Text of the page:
A boy suffering from a disease which causes untreatable wounds over 80% of his body has been given a second chance at life. Doctors in Europe repaired and then replaced his skin with a new, disease-free version.
Hassan, who lives in Germany, suffers from junctional epidermolysis bullosa. This leaves his skin as fragile as butterfly wings, vulnerable to blistering and erosion. The prognosis was grim for Hassan — his chances of living were deemed slim at best. But a new therapy changed all that. Two years ago, doctors harvested samples from his skin, genetically modified them to repair the DNA and eliminate the disease, and then grafted this version back to the boy. Now, two years after the procedure, Hassan seems to be healthy. He is living a normal life, enjoying it as a kid should, his father says.
“Hassan feels like a normal person now, he plays, he’s being active, he’s enjoying his life and he’s not the way he was before,” he said.
Hassan was born in Syria. Ever since he was a few days old, he’s had blisters all over his body. His parents didn’t know what to do and treatment options were extremely limited. Finally, the family fled Syria and arrived in Germany. They checked in at Children’s Hospital at Ruhr-University, in Bochum, Germany, in June 2015. By then, Hassan was lacking 80% of his skin, his body turned into a big, red, blistering wound.
Doctors tried conventional treatments (like grafting skin from Hassan’s father), but that quickly failed. They resorted to palliative care and giving him morphine to ease the pain, and it seemed that was all they could do for the boy. Dr, Tobias Hirsch, from the hospital, said:
“We initially decided to provide palliative care because we had no chance to save the life of this child.”
But everything changed when a team of biologists specializing in gene therapy was brought in from the University of Modena and Reggio Emilia. As a last ditch resort, they wanted to try an experimental therapy. It’s not the first time something like this was attempted but it’s by far the most body surface was covered in a patient: 9 square feet (0.8 square meters) — almost his entire body.
The Italian team which led the procedure was led by Michele De Luca.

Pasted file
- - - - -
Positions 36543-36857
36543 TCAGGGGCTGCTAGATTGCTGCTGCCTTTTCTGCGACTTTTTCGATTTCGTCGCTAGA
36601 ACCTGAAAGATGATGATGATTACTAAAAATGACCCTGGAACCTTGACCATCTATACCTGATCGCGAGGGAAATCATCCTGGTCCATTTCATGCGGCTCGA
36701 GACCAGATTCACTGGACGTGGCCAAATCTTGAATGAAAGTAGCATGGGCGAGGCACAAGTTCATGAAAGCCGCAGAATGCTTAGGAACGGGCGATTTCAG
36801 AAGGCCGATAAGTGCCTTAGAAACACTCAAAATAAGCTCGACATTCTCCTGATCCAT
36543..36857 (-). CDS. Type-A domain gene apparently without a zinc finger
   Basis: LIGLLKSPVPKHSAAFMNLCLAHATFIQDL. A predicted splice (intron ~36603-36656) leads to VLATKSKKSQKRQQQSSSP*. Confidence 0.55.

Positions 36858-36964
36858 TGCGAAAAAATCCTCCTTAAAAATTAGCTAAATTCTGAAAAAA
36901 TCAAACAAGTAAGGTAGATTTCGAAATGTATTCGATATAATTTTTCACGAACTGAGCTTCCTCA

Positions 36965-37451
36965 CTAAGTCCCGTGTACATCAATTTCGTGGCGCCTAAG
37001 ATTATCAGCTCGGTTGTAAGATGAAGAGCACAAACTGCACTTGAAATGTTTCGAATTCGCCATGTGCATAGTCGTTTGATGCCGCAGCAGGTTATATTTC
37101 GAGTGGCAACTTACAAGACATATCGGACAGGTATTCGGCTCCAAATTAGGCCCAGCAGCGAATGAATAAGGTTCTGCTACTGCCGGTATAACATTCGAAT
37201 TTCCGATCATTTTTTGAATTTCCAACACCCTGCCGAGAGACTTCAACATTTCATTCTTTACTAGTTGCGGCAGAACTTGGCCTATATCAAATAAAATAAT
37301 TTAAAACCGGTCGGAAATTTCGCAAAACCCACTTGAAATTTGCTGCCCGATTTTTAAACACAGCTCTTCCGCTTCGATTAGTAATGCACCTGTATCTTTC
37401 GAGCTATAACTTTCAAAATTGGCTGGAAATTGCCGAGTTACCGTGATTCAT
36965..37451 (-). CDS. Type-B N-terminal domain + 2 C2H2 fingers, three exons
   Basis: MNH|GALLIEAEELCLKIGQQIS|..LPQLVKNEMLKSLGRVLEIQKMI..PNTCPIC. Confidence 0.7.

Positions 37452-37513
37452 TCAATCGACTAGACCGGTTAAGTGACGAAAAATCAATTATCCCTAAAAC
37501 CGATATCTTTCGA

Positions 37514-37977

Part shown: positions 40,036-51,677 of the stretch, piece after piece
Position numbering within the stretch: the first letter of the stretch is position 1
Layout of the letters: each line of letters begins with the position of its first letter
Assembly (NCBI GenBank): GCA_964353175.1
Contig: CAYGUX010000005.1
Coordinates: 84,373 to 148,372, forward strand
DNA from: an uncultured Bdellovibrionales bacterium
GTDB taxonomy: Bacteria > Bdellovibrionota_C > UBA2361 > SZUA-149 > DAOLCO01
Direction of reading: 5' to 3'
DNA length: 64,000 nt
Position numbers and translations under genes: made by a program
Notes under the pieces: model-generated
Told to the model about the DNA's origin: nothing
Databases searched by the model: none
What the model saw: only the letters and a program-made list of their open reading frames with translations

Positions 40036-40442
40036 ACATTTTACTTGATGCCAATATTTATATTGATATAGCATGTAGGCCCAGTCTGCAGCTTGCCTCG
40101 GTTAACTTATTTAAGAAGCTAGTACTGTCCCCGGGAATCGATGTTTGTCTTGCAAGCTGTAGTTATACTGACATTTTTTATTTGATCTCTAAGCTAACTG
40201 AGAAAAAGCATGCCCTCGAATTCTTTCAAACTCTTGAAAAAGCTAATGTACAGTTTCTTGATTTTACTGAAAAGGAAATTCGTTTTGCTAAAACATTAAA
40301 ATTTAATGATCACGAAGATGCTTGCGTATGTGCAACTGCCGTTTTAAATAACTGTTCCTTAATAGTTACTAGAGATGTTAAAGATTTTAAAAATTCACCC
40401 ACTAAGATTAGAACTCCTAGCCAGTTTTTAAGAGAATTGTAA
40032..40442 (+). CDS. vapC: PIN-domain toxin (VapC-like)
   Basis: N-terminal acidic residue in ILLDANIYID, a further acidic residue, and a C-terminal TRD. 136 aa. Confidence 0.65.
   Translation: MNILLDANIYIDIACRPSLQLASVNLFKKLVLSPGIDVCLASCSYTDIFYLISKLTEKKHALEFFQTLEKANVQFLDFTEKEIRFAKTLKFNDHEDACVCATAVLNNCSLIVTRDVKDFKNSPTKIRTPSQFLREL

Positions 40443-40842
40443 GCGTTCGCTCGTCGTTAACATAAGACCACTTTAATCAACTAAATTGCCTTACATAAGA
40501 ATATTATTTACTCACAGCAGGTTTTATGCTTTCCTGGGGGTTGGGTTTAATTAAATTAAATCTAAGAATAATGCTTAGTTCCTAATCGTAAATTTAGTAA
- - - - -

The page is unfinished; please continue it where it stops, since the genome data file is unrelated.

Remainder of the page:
“This is the first time that such an amount of body has been transplanted,” said De Luca. “He basically lost almost completely his epidermis.”
The approach was successful thanks to the structure of the skin itself. Human skin contains its own specialized stem cells, which allow it to be renewed constantly throughout life. This also allows scientists to grow grafts in culture from small samples. Integration is also fairly easy. In Hassan’s case, it only took a month for Hassan’s body to renew and sustain the healthy skin.
However, he had to be put into an induced coma for more than four months to be spared from the excruciating pain.
“Once you have regenerated the epidermis, the stem cells keep making the renewal of the epidermis as in a normal [healthy person],” said De Luca. “All the data we have … are telling us that this is going to be a stable situation.”
This technique gives hope to thousands of people suffering from the same condition. About 25,000 people in the United States have it, and 500,000 worldwide, and there is no established cure for it. The degree of severity varies, but many of these people spend their entire life in severe pain. Some never live to reach adulthood. However, it’s not clear if the same approach can be used for all cases. Jouni Uitto, the chairman of the department of dermatology and cutaneous biology at the Sidney Kimmel Medical College at Thomas Jefferson University in Philadelphia also warns that epidermolysis bullosa sometimes affects internal structures, such as the lining of the esophagus and urinary tract, and gene therapy for skin cannot address these problems. But for people like Hassan, a treatment cand make all the difference in the world.
Journal Reference: Tobias Hirsch, Tobias Rothoeft, […]Michele De Luca. Regeneration of the entire human epidermis using transgenic stem cells. doi:10.1038/nature24487